“have the same central theme” (51, Explicator 55(1)). The names of one of the characters are very similar, in Chaucer’s it is Bailly and in O’Connor’s, Bailey. “Like the three revelers in the Chaucer (The Pardoner’s Tale), each member of Bailey’s family is driven by selfishness. Both groups set out in search of death…..” (51). In another essay Blythe and Sweet compare “A Good Man….” to Yeats’s poem “The Second Coming.” Yeats’s poem opens with the loss of secular authority and “A Good Man….” starts with a family in “turmoil” (Blythe & Sweet 185, Explicator 50(3)). Both works conclude with images of birth. Doyle W. Walls compares “A Good Man….” to Matthew 25:31-46, to the scene where the grandmother points out a black child without pants. Walls argument in Matthew 25:31-46, “Jesus mentions the separation of the sheep from the goats, the sheep having clothed him when they found him naked, and administered aid in several other ways. The righteous, the goats, try to defend themselves by claiming never to have seen Jesus naked…” (44). William J. Scheick tries also to show G. K. Chesterston’s influence on O’Connor’s “A Good Man is Hard to Find.” Scheick writes that the sentence “would have been a good woman…if it had been somebody there to shoot her every minute of her life” (O’Connor 577), comes from Chesterston’s “Manalive.”
Scheick says that both Chesterston and O’Connor “describe their characters in terms of animal imagery” (243).
Critics have in many ways tried to understand O’Connor’s characters in “A Good Man is Hard to Find.” Many have found their way by comparing characters to animals. Hal Blythe and Charlie Sweet call Georgia a “jungle” (Blythe & Sweet 8, Notes on Contemporary Literature, 21 (2)). Blythe and Sweet write that Bailey’s wife looks like a
rabbit “whose major function is reproduction” (8). The grandmother behaves like a “cat,” is “feline,” and “sneaky” (9). Bobby Lee wears a T-shirt with a picture of a “silver stallion” (9), and June Star describes his as a “pig” (9). Red Sammy is introduced “lying on the ground” (9), in the same sentence as his pet monkey is described. Red Sammy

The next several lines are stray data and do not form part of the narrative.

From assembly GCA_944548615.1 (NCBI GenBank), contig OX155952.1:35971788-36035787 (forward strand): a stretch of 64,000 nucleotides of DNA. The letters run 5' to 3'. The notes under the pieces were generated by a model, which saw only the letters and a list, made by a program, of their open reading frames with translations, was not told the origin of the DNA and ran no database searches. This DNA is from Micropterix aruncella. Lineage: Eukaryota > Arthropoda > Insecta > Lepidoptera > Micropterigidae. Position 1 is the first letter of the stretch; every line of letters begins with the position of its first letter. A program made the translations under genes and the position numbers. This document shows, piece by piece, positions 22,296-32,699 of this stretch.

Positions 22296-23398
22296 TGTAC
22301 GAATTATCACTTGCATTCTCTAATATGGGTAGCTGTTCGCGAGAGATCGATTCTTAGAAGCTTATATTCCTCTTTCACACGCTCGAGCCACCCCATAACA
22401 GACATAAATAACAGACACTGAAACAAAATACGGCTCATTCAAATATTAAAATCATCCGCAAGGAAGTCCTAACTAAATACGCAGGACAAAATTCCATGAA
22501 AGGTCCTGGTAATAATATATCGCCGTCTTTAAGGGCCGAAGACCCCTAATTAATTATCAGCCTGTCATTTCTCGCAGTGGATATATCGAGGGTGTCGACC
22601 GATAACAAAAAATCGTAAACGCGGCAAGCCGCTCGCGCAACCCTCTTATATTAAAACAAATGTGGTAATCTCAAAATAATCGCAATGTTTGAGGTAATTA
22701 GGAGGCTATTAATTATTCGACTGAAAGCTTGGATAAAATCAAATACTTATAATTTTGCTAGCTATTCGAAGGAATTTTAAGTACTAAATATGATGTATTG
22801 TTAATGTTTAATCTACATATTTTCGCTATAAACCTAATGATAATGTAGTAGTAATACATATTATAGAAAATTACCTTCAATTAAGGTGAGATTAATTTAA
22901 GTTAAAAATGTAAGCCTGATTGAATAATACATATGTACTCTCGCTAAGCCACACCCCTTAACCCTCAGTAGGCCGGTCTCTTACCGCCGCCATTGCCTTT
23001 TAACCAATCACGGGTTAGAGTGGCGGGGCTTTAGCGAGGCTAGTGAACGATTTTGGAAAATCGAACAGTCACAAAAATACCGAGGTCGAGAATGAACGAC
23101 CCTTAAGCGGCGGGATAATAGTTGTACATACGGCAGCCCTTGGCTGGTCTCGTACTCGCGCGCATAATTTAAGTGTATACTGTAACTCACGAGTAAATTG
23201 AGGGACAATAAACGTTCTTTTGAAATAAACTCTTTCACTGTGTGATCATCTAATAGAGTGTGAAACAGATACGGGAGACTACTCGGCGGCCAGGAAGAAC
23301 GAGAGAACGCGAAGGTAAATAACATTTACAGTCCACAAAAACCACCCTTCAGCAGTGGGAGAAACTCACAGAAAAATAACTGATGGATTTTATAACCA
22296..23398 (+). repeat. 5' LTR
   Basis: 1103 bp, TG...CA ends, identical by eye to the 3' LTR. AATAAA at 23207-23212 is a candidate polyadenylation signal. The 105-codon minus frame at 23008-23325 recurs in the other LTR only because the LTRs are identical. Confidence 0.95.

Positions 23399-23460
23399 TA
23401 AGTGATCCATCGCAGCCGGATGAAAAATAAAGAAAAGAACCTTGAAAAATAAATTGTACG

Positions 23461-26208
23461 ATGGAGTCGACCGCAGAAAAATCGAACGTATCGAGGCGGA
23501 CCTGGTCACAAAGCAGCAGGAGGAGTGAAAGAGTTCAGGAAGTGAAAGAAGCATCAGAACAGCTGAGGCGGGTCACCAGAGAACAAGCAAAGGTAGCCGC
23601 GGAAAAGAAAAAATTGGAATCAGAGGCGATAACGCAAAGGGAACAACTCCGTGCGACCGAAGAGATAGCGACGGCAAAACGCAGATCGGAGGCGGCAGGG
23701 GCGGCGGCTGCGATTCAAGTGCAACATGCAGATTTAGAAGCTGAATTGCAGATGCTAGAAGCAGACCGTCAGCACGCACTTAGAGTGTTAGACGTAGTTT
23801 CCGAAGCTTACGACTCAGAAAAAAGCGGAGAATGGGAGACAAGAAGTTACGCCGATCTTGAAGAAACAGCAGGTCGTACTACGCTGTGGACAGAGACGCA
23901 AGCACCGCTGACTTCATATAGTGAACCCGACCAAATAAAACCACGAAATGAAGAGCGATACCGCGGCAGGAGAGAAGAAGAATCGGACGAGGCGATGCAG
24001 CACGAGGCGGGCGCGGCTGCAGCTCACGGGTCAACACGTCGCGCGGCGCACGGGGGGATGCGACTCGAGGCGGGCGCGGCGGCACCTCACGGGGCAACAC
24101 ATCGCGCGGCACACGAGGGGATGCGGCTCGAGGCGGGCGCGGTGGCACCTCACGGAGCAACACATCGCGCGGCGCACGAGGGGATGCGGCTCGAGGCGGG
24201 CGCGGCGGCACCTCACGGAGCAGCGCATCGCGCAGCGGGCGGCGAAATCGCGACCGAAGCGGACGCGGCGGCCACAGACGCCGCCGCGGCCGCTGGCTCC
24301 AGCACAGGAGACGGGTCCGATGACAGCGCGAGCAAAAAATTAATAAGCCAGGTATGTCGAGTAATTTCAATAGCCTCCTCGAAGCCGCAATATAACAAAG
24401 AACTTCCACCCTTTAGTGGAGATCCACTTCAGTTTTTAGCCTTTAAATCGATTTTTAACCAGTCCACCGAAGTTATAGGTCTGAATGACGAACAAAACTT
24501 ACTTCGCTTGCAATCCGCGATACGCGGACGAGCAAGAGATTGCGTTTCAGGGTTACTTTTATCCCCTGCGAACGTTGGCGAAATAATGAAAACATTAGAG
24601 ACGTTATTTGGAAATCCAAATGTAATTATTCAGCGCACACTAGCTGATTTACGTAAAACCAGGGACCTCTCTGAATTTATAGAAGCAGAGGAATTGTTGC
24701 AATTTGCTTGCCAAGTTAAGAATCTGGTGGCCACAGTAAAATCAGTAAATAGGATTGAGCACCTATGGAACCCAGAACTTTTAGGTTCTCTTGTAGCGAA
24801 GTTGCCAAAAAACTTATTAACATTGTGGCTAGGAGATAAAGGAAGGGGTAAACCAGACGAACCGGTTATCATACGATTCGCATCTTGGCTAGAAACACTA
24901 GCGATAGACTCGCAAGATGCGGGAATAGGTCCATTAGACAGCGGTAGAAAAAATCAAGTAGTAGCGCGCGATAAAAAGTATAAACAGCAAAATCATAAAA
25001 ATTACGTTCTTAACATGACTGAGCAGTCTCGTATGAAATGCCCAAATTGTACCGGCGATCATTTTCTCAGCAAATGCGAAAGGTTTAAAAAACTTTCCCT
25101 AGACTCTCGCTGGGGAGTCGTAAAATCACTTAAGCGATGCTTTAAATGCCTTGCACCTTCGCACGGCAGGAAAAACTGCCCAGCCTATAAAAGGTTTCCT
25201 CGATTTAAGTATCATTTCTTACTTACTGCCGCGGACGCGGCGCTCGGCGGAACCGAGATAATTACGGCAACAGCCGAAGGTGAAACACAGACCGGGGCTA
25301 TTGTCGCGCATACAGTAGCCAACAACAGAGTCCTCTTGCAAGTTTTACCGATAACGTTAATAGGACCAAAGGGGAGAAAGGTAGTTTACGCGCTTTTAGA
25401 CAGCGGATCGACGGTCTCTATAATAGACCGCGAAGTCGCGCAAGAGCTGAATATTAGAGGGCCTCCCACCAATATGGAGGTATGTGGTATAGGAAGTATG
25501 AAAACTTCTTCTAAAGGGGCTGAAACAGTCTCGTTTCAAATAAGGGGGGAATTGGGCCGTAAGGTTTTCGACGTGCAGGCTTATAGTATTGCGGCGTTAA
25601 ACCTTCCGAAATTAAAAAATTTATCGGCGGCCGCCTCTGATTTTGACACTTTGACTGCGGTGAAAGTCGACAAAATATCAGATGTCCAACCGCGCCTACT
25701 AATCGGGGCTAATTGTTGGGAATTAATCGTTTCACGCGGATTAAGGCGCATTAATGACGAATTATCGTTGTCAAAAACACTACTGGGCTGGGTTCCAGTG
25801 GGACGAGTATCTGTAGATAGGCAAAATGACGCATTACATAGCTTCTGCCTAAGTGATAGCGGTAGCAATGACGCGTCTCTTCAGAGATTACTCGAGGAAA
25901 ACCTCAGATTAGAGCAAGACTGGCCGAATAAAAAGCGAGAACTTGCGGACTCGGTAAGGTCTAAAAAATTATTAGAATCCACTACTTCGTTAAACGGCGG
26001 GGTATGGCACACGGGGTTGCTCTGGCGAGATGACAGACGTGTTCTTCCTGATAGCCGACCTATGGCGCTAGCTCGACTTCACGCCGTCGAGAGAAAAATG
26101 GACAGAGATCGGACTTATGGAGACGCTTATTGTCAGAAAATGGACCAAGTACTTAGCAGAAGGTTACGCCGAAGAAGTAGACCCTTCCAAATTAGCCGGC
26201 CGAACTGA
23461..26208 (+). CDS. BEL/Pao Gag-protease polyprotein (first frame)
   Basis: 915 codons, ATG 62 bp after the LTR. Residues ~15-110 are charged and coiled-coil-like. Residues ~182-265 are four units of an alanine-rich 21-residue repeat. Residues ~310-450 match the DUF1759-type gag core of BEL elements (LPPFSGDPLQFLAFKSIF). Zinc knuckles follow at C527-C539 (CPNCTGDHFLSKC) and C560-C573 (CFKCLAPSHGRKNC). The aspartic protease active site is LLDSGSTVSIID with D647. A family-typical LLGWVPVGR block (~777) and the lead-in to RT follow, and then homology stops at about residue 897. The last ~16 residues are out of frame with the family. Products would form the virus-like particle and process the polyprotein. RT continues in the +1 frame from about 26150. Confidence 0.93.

entertains the adults, while the kids are entertained by the monkey. The grandmother valise looks like “the head of hippopotamus” (O’Connor 568). Blythe and Sweet use the same quote as the Misfit when he describes himself to the grandmother about what his father used to say about him, “a different breed of dog” (O’Connor 574) and O’Connor writes that “his voice had become almost a snarl” (575). Blythe and Sweet have also noted that the only family member to survive this massacre is the cat Pitty Sing, “perhaps because it is an animal” (9). In another article, Terry Thompson compares the Misfit to a doodlebug. “The misfit doodles in the dirt…scratches around with the toe of his shoe, digs a little hole, and then fills it back in” (Thompson 8). The doodlebug described by Thompson tells us that the doodlebug makes a trap, and any passing insect that happens to tumble in cannot escape and will, in very short order, become a meal for the
doodlebug” (8). Thompson even says that O’Connor “supplied” (9) the Misfit with his prey in a red ditch beside the road. Thompson also notes that “the family tumbles right into the Misfit’s carefully prepared trap” (9). Thompson also compares the shooting of the grandmother to how the doodlebug kills: “by draining the juices from its victim…the family dies to keep the Misfit alive” (9). Thompson also tells us that the doodlebug is just a “larva…and like the Misfit, will continue to grow, to change, and above all, to survive” (9).
A few critics have tried to find where O’Connor found her material and how she described the scenery. Hallman B. Bryant connects the scenery of the story with the landscape surrounding Atlanta. Bryant show that there are a least two scenes that don’t compare to Georgia’s geography. When the family passes Stone Mountain, Bryant writes that Stone Mountains is about “15 of 16 miles from Atlanta on the northeast side of the
city” (302). Bryant has also found out that there is no town in Georgia by the name Timothy. However, Bryant gives the explanation that the town name may come from the Bible, from the Pastoral letter, in the New Testament. Victor Lasseter has found evidence that O’Connor got information for her story “A Good Man is Hard to Find” in newspaper articles from papers like “The Milledgeville Union Recorder” and “The Constitution.” Stories that appeared in those two newspapers gave O’Connor ideas, names, and scenery for “A Good Man is Hard to Find.” “ On February 22, O’Connor may have noticed the story of Jack Ellis Vines, who had been sentenced to one hundred twenty years in prison for thirty armed robberies. As part of his rehabilitation for parole, Mr. Vines announced